You go to church, but that doesn’t mean you are a Christian. You don’t go to church, but that doesn’t mean you aren’t a Christian.
What is church anyways? A sanctuary, a building, a place Christians herd through on Sundays. I like going back and searching for basic definitions, because they help me understand bigger concepts. Church can be a place where we go on Sundays, but you should think of it as a common ground for fellow believers to meet and worship God.
It’s a place that reminds us of God’s grace.
It gives us comfort, reassurance, wisdom, but more importantly, it is a place we can be with God. Matthew 18:20 says, “For where two or three are gathered in my name, there am I among them.”
I grew up going to church regularly, but it wasn’t until I was a junior in high school that I made my own decision to attend. Despite the unfortunate circumstances my family was under, I developed a strong desire to go and listen to the pastor. I wanted to study the bible more, and by doing so, I developed a personal relationship with God.
The habit of going to church with my family always facilitated my learning about Jesus, but our family unit broke up towards the end of high school. No longer did I have someone taking me to church. I had to made that decision on my own. The act of deciding to go on my own represents making the decision to put my faith in Jesus. I grew up going to church, but that doesn’t mean anything.
What defines someone as a Christian is not whether they go to church every Sunday or not, it’s whether or not they believe that Jesus is the Son of God and they desire to grow closer to Him. If I have a basic understanding of the bible but I don’t follow it and try to live my life according to it, then how can I call myself a Christian? Delving deeper into this question of “What makes someone a Christian?” leads me to scripture.
Look at Matthew 19, because there’s a story about a rich man who asked Jesus how to attain eternal life in heaven. In verse 21, “Jesus said, ‘If you want to be complete, go, sell what you own, and give the money to the poor. Then you will have treasure in heaven. And come follow me.’"
Should we take that literally and get rid of everything in our possession?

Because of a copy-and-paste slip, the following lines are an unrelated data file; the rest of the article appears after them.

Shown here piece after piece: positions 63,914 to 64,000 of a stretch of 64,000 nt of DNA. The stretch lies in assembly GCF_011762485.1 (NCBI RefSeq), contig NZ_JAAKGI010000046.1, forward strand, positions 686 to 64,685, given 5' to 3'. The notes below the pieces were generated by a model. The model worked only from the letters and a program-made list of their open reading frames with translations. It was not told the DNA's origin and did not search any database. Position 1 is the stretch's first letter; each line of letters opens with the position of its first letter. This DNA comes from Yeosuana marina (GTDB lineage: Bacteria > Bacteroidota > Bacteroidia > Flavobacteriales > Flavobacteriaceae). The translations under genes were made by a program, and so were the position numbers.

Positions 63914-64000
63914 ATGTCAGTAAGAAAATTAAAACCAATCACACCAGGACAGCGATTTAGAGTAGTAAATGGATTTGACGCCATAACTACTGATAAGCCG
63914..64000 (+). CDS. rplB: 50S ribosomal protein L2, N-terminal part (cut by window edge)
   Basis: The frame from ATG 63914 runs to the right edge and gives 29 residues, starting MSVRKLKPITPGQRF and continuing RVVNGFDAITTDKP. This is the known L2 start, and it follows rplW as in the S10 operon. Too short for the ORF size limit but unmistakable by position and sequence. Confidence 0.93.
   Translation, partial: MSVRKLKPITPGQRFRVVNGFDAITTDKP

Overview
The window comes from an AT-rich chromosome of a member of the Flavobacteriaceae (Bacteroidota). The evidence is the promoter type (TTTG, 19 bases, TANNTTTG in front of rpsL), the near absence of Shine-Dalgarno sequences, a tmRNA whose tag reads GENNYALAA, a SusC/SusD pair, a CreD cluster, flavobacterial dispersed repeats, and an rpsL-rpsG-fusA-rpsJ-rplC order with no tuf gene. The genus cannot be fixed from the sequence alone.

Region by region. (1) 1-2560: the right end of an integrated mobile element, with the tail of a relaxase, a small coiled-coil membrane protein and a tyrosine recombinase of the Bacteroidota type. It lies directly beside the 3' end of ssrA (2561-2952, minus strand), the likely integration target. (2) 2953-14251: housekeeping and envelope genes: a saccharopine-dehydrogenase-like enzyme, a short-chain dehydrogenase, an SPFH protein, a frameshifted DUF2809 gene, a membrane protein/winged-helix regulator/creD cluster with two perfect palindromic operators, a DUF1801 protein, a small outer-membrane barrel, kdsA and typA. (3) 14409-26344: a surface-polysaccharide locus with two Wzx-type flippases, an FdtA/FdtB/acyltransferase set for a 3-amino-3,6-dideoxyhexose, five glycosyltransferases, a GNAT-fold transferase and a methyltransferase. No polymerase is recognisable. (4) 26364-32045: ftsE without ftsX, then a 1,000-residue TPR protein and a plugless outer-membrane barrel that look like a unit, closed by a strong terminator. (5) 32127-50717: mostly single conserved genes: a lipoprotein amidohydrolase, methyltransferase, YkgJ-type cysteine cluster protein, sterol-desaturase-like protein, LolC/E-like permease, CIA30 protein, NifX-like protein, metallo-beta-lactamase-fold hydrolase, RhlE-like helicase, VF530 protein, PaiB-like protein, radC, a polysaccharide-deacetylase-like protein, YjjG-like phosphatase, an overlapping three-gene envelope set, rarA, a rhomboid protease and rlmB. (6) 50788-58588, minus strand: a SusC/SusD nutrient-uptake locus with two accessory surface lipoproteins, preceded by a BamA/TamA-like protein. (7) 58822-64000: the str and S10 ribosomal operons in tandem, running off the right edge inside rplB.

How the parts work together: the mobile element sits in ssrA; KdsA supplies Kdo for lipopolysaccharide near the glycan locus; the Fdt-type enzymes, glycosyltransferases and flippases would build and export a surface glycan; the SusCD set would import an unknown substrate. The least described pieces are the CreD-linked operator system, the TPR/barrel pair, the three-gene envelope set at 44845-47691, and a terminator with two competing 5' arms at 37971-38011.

While as believers we tithe and be generous in our offerings to the Lord, this verse has another meaning. We should get rid of anything that stops us from following Jesus wholeheartedly. God should be the center of our lives, regardless of our circumstances.
In Acts 2:38, “Peter replied, ‘Change your hearts and lives. Each of you must be baptized in the name of Jesus Christ for the forgiveness of your sins. Then you will receive the gift of the Holy Spirit.’” I remember a Sunday morning in first grade, my sisters, my mom, and I listened to a church sermon on the TV.
After it was over, my mom asked me, “Madi, have you ever asked Jesus to come into your heart and forgive you for your sins?” She explained that I had to do that on my own and that she couldn’t do it for me. I felt like I was too young and I didn’t want to do something so radical, but she said I wasn’t too young and every person needs to ask Jesus that. So I did.
My question for you is this: have you asked Jesus to come into your heart and forgive you for your sins? Can you say that you have a personal relationship with Him? If you can boldly proclaim that you believe Jesus is the Son of God and he is your savior, then you are a Christian.
I don’t care if you go to church, I don’t care if you make mistakes. It doesn’t matter if you’ve sinned in the past, because Jesus forgives our sins. But, only if you ask Him. Romans 10:9 says, “Because if you confess with your mouth “Jesus is Lord” and in your heart you have faith that God raised him from the dead, you will be saved.”